Long, hot night. Underline long. Underline long twice. Make a squeeze-in mark and add “very.” Scratch out “very.” Add “terribly.” Scratch out whole line. The day has been like this. Who cares? Who should? Everywhere people are being killed, beaten, raped, or caged—things I wouldn’t subject an animal to. It doesn’t matter that I had a difficult day or that this night is terribly long.

We don’t need more options. We need more money. We the people are definitely not having fun. We have been impoverished so that a few people can enjoy the privilege of vaporizing whole towns and countries from hundreds of miles away, and make films from the nose cones of missiles of the ultimate arcade game.

War is money. Money is war. I like money so my ideas war. My war comes down to money – how to gather enough of it to do the things I think I should be doing. That’s hard, and it gets harder all the time. There’s too many people and not enough money. It always makes for war.

Rain falls like the night’s own tears. The whole town is stained with shimmering grief. There, in each separate cubicle, each apart-ment, there is grief as endless as this rain. And if those griefs were all gathered to a single, enormous list, it would be measured in terabytes, and no book could ever be made that would hold it all nor computer built that could load it without crashing. That the grief would flow away and dry like the rain would be my prayer if I still had a language with which to make prayers. I’d say the prayer out loud, “Let the grief dry like the rain,” to whatever god-form happened to be standing around. Then I could go back to whatever I was doing and feel that I had done my bit at least. But even the god-forms don’t stand around anymore. They slip from cover to cover like commandoes, silent as ghosts, trying more to stay out of the cross fire than to make any sort of statement. Perhaps, I understand, but that doesn’t mean I approve, so I’m left on my own.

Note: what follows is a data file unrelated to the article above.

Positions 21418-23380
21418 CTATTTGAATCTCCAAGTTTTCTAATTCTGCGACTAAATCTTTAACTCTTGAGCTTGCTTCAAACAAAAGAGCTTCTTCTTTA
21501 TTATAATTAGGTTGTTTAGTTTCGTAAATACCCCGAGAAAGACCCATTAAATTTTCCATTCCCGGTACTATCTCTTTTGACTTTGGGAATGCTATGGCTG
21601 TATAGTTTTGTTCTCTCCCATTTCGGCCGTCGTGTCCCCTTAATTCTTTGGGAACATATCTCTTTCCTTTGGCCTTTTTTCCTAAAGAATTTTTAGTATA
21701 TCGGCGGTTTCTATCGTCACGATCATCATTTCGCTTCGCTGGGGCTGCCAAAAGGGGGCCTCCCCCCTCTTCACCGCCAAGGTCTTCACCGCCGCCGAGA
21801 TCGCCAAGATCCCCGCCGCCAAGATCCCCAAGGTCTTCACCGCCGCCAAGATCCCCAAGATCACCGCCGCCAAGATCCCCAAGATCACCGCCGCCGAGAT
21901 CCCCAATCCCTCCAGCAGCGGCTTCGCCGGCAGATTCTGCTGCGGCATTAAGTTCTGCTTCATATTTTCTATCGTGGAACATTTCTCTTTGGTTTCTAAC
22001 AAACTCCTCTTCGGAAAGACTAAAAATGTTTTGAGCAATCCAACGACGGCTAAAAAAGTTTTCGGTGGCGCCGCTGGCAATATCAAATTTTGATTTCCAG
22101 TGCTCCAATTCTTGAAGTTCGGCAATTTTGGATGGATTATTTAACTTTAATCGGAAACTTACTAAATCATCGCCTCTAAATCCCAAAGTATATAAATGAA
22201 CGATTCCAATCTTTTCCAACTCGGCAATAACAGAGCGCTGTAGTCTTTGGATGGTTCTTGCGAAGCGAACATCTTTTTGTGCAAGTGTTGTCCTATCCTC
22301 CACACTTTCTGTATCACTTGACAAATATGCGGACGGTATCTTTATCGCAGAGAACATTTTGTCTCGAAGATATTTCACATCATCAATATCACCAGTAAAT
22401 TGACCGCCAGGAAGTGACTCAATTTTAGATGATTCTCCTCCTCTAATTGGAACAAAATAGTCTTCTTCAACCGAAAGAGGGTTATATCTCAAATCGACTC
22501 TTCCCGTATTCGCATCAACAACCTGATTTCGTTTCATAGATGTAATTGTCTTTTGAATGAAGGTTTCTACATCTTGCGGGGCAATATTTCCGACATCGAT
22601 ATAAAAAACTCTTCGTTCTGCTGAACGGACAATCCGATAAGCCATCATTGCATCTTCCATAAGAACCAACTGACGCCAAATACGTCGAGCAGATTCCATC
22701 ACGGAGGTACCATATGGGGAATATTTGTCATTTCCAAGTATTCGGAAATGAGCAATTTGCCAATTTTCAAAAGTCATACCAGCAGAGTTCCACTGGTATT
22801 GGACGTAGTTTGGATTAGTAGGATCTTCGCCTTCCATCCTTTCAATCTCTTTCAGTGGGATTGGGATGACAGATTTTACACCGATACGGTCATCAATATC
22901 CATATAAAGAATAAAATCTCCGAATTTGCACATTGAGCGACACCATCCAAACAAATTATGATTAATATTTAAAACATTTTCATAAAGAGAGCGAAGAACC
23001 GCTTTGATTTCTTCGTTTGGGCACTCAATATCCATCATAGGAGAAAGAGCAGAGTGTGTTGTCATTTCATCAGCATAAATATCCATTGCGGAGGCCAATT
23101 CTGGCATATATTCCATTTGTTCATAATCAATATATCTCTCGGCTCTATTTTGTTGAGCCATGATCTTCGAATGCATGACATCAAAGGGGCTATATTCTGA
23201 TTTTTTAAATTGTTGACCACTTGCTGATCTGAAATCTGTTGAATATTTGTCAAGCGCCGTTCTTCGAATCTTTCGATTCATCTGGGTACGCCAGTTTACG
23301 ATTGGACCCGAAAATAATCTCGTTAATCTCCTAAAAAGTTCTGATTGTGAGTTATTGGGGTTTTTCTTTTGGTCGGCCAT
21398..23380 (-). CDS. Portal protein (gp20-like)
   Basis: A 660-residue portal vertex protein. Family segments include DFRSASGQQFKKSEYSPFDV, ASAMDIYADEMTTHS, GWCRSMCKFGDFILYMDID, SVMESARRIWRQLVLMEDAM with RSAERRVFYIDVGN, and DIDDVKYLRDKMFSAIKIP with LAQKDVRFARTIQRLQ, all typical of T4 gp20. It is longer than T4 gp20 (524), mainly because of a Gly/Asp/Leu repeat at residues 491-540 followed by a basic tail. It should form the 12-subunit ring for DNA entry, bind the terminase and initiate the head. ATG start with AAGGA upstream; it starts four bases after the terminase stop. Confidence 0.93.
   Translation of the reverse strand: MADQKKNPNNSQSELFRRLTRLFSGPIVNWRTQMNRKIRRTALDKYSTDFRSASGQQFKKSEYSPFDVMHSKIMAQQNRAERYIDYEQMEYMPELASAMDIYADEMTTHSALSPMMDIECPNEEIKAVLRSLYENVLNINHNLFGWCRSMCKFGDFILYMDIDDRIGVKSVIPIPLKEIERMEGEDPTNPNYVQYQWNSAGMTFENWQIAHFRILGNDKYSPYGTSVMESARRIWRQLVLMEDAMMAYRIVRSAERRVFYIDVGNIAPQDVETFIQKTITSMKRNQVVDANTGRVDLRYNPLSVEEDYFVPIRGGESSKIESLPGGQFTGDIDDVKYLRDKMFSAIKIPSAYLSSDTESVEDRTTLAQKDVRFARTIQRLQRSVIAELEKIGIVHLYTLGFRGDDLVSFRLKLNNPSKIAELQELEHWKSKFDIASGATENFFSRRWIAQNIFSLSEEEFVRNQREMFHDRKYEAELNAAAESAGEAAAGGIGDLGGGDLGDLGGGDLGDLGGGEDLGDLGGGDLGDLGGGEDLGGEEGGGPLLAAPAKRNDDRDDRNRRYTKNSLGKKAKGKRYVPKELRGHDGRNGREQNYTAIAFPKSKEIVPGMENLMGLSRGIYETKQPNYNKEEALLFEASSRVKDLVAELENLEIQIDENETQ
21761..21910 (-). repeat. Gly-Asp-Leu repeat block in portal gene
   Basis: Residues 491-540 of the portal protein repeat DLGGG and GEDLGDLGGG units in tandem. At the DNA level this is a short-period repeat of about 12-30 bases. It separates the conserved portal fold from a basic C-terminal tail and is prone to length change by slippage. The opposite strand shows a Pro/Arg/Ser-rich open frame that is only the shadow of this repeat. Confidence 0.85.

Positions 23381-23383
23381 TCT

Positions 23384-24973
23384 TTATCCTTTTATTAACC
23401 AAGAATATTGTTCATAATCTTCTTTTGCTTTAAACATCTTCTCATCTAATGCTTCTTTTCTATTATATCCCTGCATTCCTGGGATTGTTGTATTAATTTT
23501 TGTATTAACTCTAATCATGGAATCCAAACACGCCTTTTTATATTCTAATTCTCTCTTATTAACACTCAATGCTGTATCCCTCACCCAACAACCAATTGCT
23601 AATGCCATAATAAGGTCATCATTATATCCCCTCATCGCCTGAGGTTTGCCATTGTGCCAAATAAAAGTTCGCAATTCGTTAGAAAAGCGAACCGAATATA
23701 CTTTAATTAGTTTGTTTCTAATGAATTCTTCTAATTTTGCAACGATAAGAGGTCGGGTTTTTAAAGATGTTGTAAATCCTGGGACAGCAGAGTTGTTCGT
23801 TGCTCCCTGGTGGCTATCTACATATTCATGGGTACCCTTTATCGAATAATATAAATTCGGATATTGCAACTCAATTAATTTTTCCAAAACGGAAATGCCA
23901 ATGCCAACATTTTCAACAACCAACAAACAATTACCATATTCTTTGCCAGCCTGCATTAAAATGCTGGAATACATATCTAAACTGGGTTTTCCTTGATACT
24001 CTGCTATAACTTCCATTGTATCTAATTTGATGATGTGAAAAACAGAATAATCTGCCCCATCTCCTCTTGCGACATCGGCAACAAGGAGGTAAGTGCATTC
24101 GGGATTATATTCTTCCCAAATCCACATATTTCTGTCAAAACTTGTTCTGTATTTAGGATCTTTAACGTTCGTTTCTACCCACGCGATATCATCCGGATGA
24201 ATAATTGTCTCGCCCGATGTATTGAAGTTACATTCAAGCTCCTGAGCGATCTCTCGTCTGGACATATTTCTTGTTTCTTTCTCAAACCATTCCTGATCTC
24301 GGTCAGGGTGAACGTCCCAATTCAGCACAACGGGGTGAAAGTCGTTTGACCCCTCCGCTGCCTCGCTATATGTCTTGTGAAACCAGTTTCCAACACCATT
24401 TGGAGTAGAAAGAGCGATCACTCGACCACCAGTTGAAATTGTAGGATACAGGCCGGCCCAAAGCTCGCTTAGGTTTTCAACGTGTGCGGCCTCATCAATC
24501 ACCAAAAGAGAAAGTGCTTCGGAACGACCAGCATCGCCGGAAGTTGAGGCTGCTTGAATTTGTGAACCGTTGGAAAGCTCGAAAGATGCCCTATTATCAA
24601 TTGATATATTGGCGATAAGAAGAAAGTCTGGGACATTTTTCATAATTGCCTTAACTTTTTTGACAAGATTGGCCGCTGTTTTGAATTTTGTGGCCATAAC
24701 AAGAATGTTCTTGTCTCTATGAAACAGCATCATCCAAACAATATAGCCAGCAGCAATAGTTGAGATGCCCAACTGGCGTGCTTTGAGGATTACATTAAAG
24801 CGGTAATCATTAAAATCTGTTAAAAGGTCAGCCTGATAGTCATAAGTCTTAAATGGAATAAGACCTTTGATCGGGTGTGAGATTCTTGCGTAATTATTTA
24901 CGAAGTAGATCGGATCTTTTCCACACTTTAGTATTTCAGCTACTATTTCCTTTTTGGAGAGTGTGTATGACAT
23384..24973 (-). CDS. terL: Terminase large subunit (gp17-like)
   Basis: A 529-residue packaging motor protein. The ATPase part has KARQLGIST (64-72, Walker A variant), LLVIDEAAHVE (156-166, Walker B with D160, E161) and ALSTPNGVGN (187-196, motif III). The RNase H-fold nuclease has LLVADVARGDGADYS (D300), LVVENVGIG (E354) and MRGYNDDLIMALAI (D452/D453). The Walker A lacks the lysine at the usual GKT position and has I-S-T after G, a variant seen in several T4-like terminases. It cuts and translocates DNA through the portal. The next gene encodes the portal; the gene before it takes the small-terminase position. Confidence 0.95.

Night falls like tears. What we see when we look at each other is terrifying. That consuming hunger to realize self, to be seen, touched, remembered, manipulated, is so huge and impossible to fill that someone must reach for it and fail, battle and lose, fall and make new grief. It is a river. Tears fall like rain. Rain becomes torrents, and torrents become rivers. Rivers become oceans—oceans we can drown in or learn to fish. Sometimes I put on my sailor’s cap and go walking on the water.

The night’s tears fall like rain. You’d think we’d have enough grief to get us by, but no, we make these wars, scar the lives of thirty million people forever in a night, a week, an eternity of digitally interfaced hell. Shed new blood to go down in the history books next to all that old blood already there. Rain falls like the night’s own tears. If I could remember all of my own ideas, not counting what I’ve been taught, but if I could simply keep in mind what I know, I would be a rich man. I would be the most powerful man on my street. But then, were I that powerful, I would probably be as horrible as the rest of the supremely powerful. So the god-form has blessed me with forgetfulness—at least I know who to be mad at… until I forget again…

I’m not drunk, but it would be a good idea to be because Americans fight well when we’re drunk. I know this because the movies say so. We take our licks, toss down a couple of pints, forget, and come back for more. That’s part of our problem with the Moslems. They can’t drink so they can’t forget anything so they’re worked up all the time. In due course they have gotten on our nerves. Apparently, we’ve had a similar effect on them. We crush them, get drunk, and forget. I’m fighting against sitting up all night with all the lights on watching TV. That’s my war right now—to throw off the tyranny of video and inertia, and think some kind of different thought, see the world in a non-ordinary way.

There are little wars everywhere. The skirmish lines form up at cash registers and stop lights. I am driving by a house, one I’ve never noticed before, but think that I catch a little muzzle flash in an upstairs window, or maybe it was a video-guided head game finding its target. I don’t know, but I feel the hostilities everywhere. It’s spooky. This is a different kind of war, ugly, confusing, covert.

The Soviets feared our nukes—a clever diversion Truman created to amuse Stalin—but the Soviets never dreamed that it would be our Visa cards that would take them out. They should have seen it coming, so I can’t say that I’m eaten up with sympathy. “This is Chapter 11, Mr. Stalin. You need Chapter 7 down the hall. No, sir, I don’t want to buy a watch.” I am speaking darkly again, opaque, crippled with obscure meanings. It’s only because I can hardly put a name on the thing I see. This war is everywhere. Young dudes in funny clothes lie in the sand waiting to turn each other into history for the same reason that I’m sitting with the lights on all night—too much of not enough. The war is everywhere.

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